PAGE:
The Week in Review: January 31st, 2016

Cemetery: Sun//embedr.flickr.com/assets/client-code.js

I’m definitely coming down with something.

Links

Foz Meadows breaks down that situation where showrunners are baffled by their viewers shipping male characters together when they write friendships better than they do romances.

Daisy Ridley is executive producing a documentary called The Eagle Huntress, about a Mongolian girl named Aisholpan competing in the male-dominated Golden Eagle Festival. She’s so great.

Roxane Gay on the Oscar nominations and the boycott:

The thing about a boycott is that there needs to be something at stake. I am not entirely clear what’s at stake if we skip the Oscars. The root of the problem is not the academy, which selects the Oscar nominees, though certainly we should turn our critical eye to those voters who seem to favor white filmmakers and who tend to reward only a kind of “diverse” movie that centers struggle as the mainstay in the black experience. They are just one part of a much larger, wholly diseased, industry.

Hey, did you know Gavia Baker-Whitelaw is eligible for a Hugo award nomination in the category of Fan Writer? If you didn’t, now you do, and now you must help me in my quest to get Gavia a Hugo because she’s so great.

Malinda Lo saw Carol and had a lot of really interesting thoughts about it:

I believe that director Todd Haynes and screenwriter Phyllis Nagy understood how challenging Carol would be for viewers steeped in The L Word at best and so-called lesbian porn at worst. Carol actually teaches viewers how to see two women together as lesbians through the repeated use of one scene. As the movie opens, we see Carol and Therese having tea together in a hotel lobby. It looks like nothing at first, even though we suspect it must be something because the movie is about them. But their attitude and words and posture are blank to us — they appear to be casual acquaintances, just friends.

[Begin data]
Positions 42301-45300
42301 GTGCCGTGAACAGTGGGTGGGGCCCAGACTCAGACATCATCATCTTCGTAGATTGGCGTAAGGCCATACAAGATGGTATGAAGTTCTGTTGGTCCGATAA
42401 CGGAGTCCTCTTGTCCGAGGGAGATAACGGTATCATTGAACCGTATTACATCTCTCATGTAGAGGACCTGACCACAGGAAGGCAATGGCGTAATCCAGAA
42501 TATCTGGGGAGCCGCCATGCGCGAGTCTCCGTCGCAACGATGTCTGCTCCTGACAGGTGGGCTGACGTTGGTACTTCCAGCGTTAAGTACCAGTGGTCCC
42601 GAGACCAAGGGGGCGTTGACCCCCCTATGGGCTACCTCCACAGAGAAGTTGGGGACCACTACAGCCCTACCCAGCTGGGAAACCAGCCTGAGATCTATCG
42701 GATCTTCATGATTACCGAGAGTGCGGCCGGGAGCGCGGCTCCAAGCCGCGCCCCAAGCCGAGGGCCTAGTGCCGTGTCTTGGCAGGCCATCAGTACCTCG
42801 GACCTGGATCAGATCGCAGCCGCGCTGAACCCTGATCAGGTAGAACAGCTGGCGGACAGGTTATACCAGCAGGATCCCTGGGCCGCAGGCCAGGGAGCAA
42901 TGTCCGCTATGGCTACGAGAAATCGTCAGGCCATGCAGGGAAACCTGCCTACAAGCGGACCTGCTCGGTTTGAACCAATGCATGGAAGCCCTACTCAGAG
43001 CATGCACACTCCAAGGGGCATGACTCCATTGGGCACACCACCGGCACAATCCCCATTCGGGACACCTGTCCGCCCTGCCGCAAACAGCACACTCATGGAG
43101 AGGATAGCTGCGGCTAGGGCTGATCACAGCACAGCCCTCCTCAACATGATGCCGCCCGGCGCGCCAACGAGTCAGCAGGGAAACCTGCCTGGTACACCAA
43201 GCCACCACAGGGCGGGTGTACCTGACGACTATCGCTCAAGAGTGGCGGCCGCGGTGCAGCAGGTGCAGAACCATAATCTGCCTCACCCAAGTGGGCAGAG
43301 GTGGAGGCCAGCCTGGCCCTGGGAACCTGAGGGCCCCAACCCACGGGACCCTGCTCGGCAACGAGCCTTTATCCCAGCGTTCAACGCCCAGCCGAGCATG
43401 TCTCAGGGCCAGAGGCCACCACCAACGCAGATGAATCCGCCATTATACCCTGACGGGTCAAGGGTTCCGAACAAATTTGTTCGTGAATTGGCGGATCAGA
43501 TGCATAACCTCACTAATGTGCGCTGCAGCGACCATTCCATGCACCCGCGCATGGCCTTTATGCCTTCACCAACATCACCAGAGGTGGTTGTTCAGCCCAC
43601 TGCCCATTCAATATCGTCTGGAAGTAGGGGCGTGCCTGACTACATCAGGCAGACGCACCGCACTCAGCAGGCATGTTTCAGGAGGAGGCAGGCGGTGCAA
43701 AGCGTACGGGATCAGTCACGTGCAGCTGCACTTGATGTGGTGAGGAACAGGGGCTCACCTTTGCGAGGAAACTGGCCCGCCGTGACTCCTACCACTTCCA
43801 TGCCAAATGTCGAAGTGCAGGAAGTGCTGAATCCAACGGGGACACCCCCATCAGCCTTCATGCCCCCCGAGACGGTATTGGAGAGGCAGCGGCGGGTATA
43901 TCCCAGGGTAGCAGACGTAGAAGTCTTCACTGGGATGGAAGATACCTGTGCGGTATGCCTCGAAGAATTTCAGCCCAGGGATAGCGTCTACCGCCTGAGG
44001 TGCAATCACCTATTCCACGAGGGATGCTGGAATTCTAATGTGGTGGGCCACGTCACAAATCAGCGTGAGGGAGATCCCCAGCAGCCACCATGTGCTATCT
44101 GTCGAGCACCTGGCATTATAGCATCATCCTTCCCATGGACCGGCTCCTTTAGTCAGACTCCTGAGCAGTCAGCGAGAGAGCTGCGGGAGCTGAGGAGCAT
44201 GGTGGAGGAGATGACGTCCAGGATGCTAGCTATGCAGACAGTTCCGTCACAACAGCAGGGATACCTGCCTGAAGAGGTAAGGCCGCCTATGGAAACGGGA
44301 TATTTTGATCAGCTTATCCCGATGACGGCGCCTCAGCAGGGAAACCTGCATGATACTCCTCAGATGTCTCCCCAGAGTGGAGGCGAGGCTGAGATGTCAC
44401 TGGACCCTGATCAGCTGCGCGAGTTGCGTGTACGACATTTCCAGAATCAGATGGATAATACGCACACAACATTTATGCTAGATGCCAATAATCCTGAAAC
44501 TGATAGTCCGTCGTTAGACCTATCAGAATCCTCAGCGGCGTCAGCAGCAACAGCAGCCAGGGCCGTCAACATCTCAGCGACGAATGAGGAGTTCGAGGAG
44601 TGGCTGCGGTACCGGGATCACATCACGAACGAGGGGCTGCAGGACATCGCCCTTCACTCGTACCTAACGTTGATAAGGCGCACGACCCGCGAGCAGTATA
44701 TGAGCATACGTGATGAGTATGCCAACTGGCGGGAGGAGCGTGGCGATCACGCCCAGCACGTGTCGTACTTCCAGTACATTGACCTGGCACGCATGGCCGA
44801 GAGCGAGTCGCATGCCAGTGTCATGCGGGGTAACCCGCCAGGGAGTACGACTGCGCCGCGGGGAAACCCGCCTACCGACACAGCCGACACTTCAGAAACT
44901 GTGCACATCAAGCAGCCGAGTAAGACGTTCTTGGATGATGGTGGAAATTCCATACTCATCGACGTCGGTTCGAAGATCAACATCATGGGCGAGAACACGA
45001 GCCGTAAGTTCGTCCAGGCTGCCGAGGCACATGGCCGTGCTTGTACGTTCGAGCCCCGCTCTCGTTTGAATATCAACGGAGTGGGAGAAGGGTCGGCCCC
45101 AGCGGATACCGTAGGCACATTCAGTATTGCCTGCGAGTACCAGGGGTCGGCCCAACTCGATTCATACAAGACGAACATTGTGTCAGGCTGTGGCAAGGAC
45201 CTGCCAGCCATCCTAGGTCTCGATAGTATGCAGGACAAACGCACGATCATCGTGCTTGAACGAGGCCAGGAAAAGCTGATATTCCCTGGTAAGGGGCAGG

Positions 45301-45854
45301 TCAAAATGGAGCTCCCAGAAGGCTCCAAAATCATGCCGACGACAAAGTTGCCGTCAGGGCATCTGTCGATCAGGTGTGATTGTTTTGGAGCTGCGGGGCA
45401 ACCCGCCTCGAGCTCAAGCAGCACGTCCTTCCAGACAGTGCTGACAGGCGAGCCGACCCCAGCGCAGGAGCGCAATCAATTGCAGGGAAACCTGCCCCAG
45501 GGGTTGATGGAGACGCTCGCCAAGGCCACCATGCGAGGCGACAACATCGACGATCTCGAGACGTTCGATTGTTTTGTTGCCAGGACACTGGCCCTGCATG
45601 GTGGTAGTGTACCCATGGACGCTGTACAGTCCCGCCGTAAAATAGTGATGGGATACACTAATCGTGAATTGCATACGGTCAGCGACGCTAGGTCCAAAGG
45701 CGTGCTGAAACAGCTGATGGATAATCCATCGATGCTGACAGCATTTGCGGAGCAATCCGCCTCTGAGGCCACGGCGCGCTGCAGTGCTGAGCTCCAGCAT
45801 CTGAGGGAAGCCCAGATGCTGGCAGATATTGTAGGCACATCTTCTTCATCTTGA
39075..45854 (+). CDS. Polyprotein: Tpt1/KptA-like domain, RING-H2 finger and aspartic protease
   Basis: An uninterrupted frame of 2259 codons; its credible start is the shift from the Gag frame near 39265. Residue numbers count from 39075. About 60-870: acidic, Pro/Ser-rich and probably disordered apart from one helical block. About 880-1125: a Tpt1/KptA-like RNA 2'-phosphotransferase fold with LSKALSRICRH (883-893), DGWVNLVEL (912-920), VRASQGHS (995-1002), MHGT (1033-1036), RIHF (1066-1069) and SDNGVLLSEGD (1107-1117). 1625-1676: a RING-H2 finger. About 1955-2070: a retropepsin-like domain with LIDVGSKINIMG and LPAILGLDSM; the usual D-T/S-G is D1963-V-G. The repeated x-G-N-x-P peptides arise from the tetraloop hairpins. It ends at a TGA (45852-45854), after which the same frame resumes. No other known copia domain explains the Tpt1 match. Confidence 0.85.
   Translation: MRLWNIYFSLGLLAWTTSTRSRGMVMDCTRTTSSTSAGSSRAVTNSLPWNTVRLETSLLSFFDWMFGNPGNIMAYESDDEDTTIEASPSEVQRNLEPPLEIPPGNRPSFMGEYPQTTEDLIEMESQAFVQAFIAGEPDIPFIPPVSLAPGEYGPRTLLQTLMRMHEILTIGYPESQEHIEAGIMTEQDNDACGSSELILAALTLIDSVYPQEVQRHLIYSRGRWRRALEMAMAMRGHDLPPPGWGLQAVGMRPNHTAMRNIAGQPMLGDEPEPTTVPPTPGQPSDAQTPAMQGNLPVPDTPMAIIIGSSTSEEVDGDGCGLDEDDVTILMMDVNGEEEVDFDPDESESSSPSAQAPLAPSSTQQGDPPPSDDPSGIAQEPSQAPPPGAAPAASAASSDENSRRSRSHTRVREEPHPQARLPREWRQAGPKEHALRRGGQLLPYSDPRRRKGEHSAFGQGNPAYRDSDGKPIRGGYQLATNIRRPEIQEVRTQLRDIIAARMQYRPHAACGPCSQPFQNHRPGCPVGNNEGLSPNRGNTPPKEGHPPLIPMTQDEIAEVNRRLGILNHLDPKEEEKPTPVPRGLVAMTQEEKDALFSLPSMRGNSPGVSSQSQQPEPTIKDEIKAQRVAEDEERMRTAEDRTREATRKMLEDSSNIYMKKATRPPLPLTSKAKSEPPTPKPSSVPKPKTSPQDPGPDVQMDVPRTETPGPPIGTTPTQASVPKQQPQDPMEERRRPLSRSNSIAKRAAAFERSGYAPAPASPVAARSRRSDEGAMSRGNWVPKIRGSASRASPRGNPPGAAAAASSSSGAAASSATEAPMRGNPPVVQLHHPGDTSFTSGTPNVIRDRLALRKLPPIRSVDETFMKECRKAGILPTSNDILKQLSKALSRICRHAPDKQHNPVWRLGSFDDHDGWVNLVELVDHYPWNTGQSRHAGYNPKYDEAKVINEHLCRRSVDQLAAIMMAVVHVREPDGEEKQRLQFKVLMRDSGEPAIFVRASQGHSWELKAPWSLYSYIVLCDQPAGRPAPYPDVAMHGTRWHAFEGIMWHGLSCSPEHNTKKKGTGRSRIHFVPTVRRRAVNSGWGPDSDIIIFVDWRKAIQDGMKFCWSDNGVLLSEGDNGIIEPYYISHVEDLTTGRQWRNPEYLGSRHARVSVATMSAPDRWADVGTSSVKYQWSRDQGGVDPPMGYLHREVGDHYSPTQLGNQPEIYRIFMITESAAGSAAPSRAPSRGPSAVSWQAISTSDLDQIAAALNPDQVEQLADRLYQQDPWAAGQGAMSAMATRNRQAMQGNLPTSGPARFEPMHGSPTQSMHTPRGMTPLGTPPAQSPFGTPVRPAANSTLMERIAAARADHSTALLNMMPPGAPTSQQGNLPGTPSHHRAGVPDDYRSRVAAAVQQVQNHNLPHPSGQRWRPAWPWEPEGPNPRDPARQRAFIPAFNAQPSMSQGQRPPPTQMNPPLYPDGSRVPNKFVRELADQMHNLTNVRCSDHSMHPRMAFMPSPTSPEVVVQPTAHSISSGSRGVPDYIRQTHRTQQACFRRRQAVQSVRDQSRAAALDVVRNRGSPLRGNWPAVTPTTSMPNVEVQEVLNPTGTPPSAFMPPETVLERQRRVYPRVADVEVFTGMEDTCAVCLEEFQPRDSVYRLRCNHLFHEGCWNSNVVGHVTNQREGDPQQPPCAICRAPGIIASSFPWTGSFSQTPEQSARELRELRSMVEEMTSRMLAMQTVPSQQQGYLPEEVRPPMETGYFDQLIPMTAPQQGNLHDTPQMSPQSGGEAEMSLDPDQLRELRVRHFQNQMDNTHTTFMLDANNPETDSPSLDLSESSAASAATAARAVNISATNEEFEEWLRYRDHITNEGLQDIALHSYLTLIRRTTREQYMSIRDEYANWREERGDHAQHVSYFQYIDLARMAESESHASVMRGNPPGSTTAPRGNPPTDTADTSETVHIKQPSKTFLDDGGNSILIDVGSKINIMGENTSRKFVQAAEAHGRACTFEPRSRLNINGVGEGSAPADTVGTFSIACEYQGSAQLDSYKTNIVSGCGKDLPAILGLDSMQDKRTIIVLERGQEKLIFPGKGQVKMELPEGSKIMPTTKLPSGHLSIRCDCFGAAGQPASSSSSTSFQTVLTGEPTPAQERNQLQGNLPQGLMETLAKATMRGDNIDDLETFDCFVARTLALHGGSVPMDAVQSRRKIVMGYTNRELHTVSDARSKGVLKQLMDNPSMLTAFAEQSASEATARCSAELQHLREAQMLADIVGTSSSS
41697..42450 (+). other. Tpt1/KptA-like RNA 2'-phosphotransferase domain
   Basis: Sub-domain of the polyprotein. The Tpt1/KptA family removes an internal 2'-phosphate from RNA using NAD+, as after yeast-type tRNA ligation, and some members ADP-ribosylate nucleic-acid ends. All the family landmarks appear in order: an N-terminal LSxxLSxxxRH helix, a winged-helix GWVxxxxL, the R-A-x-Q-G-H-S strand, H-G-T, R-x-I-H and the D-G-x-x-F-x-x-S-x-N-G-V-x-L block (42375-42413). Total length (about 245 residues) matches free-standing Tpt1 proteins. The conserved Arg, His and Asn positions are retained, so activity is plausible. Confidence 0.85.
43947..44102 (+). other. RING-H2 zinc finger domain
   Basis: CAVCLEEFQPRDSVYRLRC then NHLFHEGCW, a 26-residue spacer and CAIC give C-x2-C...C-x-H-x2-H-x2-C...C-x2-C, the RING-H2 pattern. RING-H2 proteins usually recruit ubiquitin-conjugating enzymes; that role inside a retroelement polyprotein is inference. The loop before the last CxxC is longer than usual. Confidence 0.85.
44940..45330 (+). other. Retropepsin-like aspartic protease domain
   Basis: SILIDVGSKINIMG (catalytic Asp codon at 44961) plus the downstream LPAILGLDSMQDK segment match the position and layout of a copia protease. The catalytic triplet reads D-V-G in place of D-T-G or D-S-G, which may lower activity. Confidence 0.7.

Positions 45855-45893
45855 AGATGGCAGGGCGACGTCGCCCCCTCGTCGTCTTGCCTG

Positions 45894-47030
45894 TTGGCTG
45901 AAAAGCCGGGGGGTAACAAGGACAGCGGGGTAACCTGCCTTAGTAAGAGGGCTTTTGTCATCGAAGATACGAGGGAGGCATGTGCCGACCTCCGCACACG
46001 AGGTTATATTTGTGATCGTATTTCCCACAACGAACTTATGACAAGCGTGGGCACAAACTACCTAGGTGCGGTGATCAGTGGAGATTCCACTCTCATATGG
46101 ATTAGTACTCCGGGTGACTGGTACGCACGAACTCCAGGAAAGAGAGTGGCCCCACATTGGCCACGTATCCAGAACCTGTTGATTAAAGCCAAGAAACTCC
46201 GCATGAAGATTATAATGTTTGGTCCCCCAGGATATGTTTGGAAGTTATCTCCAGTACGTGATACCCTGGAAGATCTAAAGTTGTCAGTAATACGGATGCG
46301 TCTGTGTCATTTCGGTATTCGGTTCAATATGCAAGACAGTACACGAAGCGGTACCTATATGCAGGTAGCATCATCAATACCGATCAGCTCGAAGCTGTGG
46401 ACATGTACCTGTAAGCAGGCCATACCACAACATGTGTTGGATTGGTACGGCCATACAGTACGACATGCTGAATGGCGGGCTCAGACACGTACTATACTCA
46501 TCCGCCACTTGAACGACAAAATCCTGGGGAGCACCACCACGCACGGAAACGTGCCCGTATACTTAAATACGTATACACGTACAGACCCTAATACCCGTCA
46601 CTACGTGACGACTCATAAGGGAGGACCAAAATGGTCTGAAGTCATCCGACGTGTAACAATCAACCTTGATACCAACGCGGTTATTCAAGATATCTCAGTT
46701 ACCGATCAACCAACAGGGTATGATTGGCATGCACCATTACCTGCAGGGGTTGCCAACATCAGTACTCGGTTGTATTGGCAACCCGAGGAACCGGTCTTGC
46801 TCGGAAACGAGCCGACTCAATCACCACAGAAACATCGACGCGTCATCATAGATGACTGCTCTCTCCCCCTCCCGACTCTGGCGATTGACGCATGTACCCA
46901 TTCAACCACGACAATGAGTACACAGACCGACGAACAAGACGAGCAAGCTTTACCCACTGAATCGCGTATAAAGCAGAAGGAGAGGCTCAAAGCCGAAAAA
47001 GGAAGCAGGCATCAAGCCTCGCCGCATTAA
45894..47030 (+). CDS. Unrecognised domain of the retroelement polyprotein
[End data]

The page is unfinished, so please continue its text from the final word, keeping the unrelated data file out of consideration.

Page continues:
Then the entire movie happens, and their romance is told with all the luxurious flair of Top Shelf Hollywood. These women are beautiful together; their midcentury world is beautiful around them; and all this beauty gives their story a coat of glamorous gloss that could be mistaken for a lack of depth. But no. That gloss is the lacquer that coats these women’s secret lives. It is makeup, with all its symbolic meaning: mainstream respect, traditional femininity, women’s armor. Therese and Carol can see through the lipstick and the furs to the truth of their hearts. Hopefully, as their story progresses, the viewer also learns how to see through it.